February 03, 2015

19 Underwater Photos of Lake Erie Shipwrecks

Most of us visit Lake Erie for mid-summer barbecues or afternoons on the boat, but have you ever considered what lies beneath our Great Lake's surface? Some people have. In fact, whole communities have, such as the folks from Lake Erie Ship Wrecks, who have spent years diving and documenting their excursions in Lake Erie and beyond. We asked the Ship Wreckers, better known as Mike and Georgann Wachter, as well as one of their featured photographers, Vlada Dekina, if we could share some of their underwater images with our readers. Thankfully, they said yes. For additional info on Lake Erie dives, and any of the ship wrecks pictured here, visit eriewrecks.com and wrecksandreefs.com.

Scroll down to view images

Join the Cleveland Scene Press Club

At a time when local-based reporting is critical, support from our readers is essential to our future. Join the Cleveland Scene Press Club for as little as $5 a month

This unidentified barge rests about  145ft below the surface of Lake Erie. Photo credit: V. Dekina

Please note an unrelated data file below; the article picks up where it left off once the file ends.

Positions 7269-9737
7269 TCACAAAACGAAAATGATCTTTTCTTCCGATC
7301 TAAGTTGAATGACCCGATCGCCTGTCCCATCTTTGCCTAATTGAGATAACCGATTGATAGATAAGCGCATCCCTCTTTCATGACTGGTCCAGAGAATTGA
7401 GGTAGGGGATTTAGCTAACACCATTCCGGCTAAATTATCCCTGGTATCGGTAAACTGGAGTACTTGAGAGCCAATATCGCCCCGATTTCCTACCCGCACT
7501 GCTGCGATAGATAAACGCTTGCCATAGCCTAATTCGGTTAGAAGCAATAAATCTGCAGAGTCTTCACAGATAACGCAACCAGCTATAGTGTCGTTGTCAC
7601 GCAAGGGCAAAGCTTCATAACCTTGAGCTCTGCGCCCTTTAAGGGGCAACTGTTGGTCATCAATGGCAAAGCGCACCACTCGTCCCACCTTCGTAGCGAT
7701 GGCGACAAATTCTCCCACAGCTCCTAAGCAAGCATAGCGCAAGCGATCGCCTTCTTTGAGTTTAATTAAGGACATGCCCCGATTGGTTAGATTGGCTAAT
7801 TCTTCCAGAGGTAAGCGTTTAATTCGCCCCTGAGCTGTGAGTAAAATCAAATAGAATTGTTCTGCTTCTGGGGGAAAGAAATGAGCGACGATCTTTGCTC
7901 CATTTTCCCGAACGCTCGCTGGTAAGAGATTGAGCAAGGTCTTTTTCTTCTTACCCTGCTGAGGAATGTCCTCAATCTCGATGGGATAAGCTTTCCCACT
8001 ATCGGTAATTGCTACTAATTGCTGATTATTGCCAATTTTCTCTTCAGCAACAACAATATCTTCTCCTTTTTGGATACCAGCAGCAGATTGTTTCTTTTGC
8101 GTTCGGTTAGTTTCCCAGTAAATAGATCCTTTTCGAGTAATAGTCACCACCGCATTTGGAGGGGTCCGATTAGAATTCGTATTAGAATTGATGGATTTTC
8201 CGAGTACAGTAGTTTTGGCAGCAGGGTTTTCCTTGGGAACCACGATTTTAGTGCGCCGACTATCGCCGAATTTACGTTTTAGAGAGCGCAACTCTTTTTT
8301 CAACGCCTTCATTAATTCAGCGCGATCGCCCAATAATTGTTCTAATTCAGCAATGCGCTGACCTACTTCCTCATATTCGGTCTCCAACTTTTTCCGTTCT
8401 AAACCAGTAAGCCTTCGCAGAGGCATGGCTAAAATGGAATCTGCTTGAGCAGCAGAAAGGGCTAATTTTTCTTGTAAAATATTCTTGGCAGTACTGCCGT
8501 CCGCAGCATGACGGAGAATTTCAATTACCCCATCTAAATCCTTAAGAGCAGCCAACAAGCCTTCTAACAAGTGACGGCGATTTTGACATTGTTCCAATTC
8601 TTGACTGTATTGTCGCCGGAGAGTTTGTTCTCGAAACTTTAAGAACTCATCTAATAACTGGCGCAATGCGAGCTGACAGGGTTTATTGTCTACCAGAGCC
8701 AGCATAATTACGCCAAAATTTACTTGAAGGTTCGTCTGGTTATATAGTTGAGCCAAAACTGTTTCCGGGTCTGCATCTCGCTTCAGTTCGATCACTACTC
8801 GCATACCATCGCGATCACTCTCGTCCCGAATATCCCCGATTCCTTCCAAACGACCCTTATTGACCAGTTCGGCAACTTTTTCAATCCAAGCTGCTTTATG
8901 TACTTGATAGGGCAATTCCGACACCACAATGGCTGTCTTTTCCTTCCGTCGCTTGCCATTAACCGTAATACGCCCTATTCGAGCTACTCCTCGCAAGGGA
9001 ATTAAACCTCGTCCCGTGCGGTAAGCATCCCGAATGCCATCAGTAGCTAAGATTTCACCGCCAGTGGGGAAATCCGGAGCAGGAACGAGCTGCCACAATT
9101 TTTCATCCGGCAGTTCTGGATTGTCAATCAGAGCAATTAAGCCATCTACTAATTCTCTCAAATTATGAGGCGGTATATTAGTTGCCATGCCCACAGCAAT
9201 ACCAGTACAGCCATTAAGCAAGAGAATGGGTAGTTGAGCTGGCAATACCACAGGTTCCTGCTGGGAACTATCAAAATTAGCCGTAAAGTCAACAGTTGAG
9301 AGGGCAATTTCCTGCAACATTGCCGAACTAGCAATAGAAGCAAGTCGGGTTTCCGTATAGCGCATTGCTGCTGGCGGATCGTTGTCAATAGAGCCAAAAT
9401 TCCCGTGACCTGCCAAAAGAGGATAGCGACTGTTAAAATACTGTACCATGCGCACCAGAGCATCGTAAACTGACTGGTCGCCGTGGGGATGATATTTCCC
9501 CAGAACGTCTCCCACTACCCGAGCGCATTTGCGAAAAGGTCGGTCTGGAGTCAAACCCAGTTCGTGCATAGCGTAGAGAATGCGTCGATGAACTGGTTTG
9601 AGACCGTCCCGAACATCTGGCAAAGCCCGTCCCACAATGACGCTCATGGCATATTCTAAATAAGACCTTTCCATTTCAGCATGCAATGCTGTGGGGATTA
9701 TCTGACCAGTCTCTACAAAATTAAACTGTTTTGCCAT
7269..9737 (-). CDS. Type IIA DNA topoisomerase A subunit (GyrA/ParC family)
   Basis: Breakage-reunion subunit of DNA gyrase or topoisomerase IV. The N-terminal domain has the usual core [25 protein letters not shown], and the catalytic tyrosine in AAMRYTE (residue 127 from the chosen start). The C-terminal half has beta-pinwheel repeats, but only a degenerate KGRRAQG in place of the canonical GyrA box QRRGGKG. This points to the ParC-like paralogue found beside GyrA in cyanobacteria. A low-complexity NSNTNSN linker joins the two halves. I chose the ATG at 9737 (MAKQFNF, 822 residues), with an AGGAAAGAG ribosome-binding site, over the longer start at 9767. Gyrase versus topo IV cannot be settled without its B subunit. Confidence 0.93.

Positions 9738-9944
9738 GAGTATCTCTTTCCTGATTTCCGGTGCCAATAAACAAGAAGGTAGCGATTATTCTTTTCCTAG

This unidentified barge rests about 145ft below the surface of Lake Erie. Photo credit: V. Dekina
Front of the unidentified barge. Photo credit: V. Dekina
Front of the unidentified barge. Photo credit: V. Dekina
The wheel of the George Finnie which was discovered 90 feet below the lake's surface in 2000. Photo credit: V. Dekina
The wheel of the George Finnie which was discovered 90 feet below the lake's surface in 2000. Photo credit: V. Dekina
George Finnie deadeyes which were used to rig sails. Photo credit: V. Dekina
George Finnie deadeyes which were used to rig sails. Photo credit: V. Dekina
George Finnie. Photo credit: V. Dekina
George Finnie. Photo credit: V. Dekina
The John J. Boland was used to haul grain and other bulk loads across Lake Erie. She sank during a storm, taking four members of her 19-person crew with her. Photo credit: V. Dekina
The John J. Boland was used to haul grain and other bulk loads across Lake Erie. She sank during a storm, taking four members of her 19-person crew with her. Photo credit: V. Dekina
The Boland was lost on Oct. 5, 1932. Photo credit: V. Dekina
The Boland was lost on Oct. 5, 1932. Photo credit: V. Dekina
Inside the Boland steel steamer. Photo credit: V. Dekina
Inside the Boland steel steamer. Photo credit: V. Dekina
This unidentified wreck nicknamed "Crystal" by the photographer rests at 120 feet. Photo credit: V. Dekina
This unidentified wreck nicknamed "Crystal" by the photographer rests at 120 feet. Photo credit: V. Dekina
Crystal at 120 feet. Photo credit: V. Dekina
Crystal at 120 feet. Photo credit: V. Dekina